My Rating: 4 of 5 stars
Publish Date: March 13, 2018
I received a copy of this book through NetGalley for an honest review. Thank you to NetGalley, Flatiron Books, and Alice Feeney for the opportunity.
Amber wakes up in a hospital. She can’t move. She can’t speak. She can’t open her eyes. She can hear everyone around her, but they have no idea. Amber doesn’t remember what happened, but she has a suspicion her husband had something to do with it.
Alternating between her paralyzed present, the week before her accident, and a series of childhood diaries from twenty years ago, the reader slowly uncovers what happened, and why. It makes you wonder: Is something really a lie if you believe it’s the truth?
Picture yourself laying in a hospital bed, conscious and aware of your surroundings…. you can hear and feel the actions of the medical staff, you can hear what your visitors are saying, but you are paralyzed, unable to move or speak, and you don’t remember how you got there.
Welcome to Amber Reynolds’ world.
Amber Reynolds wakes up in a hospital, but to everyone else she is in a coma. She can hear her visitors, but they don’t know it. Her memory is jumbled. Her mind blurs fantasy and reality. She has flashbacks, hallucinations, and dreams sequences.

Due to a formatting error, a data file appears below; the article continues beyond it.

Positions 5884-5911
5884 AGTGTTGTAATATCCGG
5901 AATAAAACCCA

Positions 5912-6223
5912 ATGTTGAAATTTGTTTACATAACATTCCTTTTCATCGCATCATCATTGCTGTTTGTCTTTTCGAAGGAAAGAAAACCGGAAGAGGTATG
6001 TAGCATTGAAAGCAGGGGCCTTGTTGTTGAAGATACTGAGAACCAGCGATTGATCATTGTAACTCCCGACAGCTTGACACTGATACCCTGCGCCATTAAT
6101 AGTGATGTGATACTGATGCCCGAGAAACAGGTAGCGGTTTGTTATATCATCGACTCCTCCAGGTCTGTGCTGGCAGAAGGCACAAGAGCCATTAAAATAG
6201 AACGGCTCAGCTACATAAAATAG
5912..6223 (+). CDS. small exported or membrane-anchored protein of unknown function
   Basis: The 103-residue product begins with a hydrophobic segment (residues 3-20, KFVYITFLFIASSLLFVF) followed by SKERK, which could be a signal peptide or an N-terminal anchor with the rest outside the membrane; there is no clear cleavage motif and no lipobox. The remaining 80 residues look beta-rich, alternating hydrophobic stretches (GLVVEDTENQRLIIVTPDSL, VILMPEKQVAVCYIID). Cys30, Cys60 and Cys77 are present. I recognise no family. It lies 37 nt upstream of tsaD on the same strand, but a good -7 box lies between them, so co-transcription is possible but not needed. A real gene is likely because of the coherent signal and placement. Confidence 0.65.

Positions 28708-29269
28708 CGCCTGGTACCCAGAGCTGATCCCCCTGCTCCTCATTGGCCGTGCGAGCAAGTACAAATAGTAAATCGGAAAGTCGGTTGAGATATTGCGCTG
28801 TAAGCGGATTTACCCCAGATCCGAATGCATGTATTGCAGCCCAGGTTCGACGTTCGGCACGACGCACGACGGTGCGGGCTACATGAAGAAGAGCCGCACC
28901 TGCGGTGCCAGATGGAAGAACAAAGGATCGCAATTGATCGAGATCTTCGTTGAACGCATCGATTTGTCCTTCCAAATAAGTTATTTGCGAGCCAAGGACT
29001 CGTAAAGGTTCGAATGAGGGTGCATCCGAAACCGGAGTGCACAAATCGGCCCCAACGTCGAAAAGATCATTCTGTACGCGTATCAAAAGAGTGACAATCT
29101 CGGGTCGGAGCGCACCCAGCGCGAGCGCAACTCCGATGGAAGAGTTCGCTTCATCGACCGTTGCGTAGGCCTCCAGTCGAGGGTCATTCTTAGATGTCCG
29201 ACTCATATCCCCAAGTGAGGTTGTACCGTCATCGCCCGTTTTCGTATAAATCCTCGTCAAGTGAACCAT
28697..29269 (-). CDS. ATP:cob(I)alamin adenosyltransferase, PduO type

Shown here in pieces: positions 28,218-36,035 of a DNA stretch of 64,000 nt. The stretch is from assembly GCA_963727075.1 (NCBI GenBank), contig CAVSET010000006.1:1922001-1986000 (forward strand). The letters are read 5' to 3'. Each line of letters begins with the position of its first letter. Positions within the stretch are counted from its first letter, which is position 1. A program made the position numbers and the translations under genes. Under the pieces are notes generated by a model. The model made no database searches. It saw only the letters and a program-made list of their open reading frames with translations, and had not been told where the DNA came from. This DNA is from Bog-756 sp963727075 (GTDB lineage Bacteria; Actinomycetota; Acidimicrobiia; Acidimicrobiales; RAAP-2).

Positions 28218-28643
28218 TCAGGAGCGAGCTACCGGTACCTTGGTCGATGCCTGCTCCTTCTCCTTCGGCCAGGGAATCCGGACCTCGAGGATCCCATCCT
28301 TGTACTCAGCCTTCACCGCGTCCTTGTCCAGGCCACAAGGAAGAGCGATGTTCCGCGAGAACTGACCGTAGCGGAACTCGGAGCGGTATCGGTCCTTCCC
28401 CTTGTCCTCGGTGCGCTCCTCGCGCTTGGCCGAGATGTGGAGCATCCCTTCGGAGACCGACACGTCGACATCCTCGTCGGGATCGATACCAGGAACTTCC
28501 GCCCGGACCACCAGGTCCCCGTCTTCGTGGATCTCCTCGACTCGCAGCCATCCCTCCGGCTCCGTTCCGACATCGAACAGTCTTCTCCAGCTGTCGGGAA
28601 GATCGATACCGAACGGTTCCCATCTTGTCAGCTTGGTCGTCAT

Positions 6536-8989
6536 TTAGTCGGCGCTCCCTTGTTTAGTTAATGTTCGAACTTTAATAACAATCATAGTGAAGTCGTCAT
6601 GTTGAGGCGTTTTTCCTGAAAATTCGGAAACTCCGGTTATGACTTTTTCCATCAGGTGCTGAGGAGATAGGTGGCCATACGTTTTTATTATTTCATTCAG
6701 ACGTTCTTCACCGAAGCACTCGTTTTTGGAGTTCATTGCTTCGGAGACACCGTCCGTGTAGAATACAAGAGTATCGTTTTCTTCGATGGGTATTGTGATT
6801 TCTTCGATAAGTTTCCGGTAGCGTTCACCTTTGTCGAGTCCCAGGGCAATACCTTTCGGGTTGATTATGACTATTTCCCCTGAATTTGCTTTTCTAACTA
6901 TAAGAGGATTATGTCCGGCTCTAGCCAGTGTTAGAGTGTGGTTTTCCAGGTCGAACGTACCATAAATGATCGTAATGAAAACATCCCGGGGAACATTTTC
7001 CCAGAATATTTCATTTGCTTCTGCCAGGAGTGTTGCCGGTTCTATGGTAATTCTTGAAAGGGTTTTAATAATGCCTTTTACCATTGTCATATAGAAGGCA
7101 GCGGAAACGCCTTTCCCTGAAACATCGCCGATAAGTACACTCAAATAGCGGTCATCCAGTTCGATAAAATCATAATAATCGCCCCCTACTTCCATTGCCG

Her visitors include her husband Paul, her sister Claire, a mysterious person that floats in and out of her room when she’s alone, and her parents.
Paul, Claire, and her parents are unaware that she can hear them. Will they reveal things that they’ve kept from her as they stand by her bedside?
What is real, and what is not? What is Amber lying about? The truth slowly starts to be uncovered about 40% into the book.
The truth is shocking, twisty and I loved it!
There is a pivotal moment where The Big Reveal happens and it STUNNED me. It changed my entire perspective after I had a chance to get over the shock. It’s rare that a book does this to me. But The Big Reveal made sense, tied everything together, and quickly moved the story forward.
Amber is an excellent narrator. She likes to tell her stories using three things. This is brilliant. It’s easy to remember and sets up the theme of the scenes.
The author’s writing is very engaging and descriptive. I felt like I was there in the hospital room, hearing Amber’s ventilator and the beeping monitors. The dream sequences were so vivid that I could picture them happening, and it felt like I was watching a movie through words.
The ending wasn’t really an ending, it was a teaser to a sequel! I hope Alice Feeney writes one soon.
I think this quote sums this book up perfectly.